Granddaughter of a possible male victim of Yorkshire Ripper speaks out

Granddaughter of ‘forgotten’ male Yorkshire Ripper victim reveals her mother was left traumatised for life after cleaning her father’s blood from the crime scene

  • Sam Vidler, granddaughter of Yorkshire Killer suspected victim Fred Craven
  • Bookie Craven was attacked in 1966 in his office with a blunt object and died
  • Family are sure he was killed by Peter Sutcliffe, a.k.a the Yorkshire Ripper
  • Sutcliffe killed 13 women between 1975 and 1980 and attacked many more
  • He claimed he never attacked or killed any men, but families disagree 

The grandchildren of a man they are certain was killed by Peter Sutcliffe in the 1960s have revealed how the killing and denial of justice has blighted their lives, in a new documentary for Channel 5. 

Sam Vilder and Lee Craven, the grandchildren of Fred Craven, believe Sutcliffe, dubbed the Yorksihre Ripper, killed their grandfather Fred Craven in his office in 1966, almost a decade before his murdering spree in Yorkshire and Leeds began.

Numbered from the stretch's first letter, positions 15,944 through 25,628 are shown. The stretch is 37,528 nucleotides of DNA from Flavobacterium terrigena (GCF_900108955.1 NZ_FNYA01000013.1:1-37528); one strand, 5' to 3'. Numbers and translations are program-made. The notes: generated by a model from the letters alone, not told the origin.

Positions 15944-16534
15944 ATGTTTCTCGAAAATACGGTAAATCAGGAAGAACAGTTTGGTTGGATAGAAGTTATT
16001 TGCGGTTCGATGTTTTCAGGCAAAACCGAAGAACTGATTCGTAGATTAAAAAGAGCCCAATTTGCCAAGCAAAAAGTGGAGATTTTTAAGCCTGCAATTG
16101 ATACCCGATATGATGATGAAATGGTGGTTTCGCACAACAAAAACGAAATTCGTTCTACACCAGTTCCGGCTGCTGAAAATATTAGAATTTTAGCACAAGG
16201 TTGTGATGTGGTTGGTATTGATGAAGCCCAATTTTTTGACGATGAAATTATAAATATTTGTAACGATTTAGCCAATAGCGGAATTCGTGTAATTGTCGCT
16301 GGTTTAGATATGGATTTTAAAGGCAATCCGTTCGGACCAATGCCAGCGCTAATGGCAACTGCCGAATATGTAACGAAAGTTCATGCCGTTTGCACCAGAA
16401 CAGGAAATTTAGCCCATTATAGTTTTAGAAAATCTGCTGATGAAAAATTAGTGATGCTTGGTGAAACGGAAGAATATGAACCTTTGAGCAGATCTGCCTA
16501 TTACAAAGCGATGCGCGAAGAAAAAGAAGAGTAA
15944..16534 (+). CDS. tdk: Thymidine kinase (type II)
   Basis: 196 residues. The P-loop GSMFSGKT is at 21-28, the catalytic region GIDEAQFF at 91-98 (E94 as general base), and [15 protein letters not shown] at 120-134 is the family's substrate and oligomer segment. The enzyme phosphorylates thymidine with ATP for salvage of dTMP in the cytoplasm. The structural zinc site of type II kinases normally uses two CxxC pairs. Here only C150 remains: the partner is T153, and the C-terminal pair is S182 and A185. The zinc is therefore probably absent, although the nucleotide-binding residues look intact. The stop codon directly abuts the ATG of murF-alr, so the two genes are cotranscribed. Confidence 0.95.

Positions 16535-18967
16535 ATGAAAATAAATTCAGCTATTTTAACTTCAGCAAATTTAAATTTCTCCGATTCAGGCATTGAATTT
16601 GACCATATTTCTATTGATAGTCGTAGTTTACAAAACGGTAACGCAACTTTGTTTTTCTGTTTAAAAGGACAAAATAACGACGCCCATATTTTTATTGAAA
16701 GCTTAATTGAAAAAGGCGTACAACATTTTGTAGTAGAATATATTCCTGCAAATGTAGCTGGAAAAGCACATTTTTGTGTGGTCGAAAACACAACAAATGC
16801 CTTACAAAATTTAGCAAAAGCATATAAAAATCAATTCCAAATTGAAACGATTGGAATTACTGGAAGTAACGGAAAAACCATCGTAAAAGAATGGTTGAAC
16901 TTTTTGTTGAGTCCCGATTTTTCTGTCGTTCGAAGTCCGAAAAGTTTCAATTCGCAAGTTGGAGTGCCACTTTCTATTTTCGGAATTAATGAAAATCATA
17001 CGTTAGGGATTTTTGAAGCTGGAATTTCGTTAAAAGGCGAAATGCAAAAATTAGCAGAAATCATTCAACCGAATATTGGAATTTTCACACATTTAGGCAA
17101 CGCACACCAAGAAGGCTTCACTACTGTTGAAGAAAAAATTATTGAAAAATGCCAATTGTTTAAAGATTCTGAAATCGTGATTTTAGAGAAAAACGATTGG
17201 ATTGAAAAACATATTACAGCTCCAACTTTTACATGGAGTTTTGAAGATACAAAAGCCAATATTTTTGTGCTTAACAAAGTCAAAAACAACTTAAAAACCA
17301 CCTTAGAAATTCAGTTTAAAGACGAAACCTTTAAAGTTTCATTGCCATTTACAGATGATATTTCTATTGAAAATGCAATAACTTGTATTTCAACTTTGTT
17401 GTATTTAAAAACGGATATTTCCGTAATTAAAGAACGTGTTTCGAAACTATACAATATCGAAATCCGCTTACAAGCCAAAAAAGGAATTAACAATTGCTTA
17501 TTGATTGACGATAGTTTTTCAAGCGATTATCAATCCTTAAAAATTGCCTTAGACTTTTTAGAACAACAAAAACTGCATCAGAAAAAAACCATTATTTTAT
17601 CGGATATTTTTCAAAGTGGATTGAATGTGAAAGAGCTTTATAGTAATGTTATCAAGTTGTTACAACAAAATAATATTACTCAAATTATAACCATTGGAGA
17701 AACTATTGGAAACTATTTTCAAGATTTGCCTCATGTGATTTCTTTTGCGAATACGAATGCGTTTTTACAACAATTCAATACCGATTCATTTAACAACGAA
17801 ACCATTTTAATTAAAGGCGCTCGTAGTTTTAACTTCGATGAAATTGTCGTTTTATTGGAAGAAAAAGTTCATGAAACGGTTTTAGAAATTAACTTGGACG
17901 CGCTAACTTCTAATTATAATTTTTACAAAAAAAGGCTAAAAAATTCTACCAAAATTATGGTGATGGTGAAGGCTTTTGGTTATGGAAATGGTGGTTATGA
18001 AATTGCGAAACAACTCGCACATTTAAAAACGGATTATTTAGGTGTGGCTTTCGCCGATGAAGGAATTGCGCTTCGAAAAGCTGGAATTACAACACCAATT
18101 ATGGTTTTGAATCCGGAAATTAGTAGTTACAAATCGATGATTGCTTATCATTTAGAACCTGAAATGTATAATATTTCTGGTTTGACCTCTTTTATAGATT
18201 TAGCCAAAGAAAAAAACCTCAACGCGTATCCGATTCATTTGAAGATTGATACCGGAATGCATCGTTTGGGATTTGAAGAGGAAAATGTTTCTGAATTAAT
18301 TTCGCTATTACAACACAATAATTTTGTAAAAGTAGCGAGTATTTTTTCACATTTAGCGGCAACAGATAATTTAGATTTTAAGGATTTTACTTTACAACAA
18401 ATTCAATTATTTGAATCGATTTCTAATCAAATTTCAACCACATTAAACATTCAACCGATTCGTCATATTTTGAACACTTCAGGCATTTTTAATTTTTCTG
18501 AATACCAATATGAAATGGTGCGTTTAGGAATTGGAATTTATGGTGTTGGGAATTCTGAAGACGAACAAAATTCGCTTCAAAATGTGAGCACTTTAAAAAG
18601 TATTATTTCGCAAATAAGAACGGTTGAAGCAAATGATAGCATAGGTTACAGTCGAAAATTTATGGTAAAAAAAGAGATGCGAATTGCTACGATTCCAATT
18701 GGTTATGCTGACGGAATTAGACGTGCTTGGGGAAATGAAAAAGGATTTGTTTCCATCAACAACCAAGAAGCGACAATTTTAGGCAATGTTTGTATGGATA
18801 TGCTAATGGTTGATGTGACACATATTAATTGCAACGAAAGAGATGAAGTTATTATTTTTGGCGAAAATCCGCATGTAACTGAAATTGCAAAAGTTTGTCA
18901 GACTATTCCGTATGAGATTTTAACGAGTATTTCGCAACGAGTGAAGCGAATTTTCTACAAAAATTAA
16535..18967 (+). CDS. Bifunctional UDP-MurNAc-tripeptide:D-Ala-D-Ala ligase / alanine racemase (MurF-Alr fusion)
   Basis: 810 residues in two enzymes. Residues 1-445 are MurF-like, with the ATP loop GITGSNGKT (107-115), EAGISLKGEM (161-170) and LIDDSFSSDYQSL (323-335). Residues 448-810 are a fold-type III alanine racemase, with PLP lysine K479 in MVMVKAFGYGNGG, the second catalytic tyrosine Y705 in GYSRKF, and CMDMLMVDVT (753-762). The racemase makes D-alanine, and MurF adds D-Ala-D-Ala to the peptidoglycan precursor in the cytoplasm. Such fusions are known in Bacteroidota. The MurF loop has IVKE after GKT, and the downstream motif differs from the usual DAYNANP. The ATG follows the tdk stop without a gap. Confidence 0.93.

Surtcliffe, who died in November 2020, was sentenced to twenty concurrent sentences of life imprisonment in 1981, for murdering  13 women and attacking seven others between 1975 and 1980.  

However, Sam and Lee, who are speaking in tomorrow’s The Yorkshire Ripper’s New Victims on Channel 5, are convinced Sutcliffe killed their grandfather after Fred refused to let him date his daughter, who they refer to as Auntie Jennifer. 

Speaking in the 9pm documentary, Sam explained her grandfather lived on Cornwall Road, just like the Sutcliffe family, and that Peter Sutcliffe had even come to her grandparents’ house for tea. 

Sam revealed her mother had to clean up the crime scene after the police investigation, scooping blood off the floor, which left her traumatised until her death.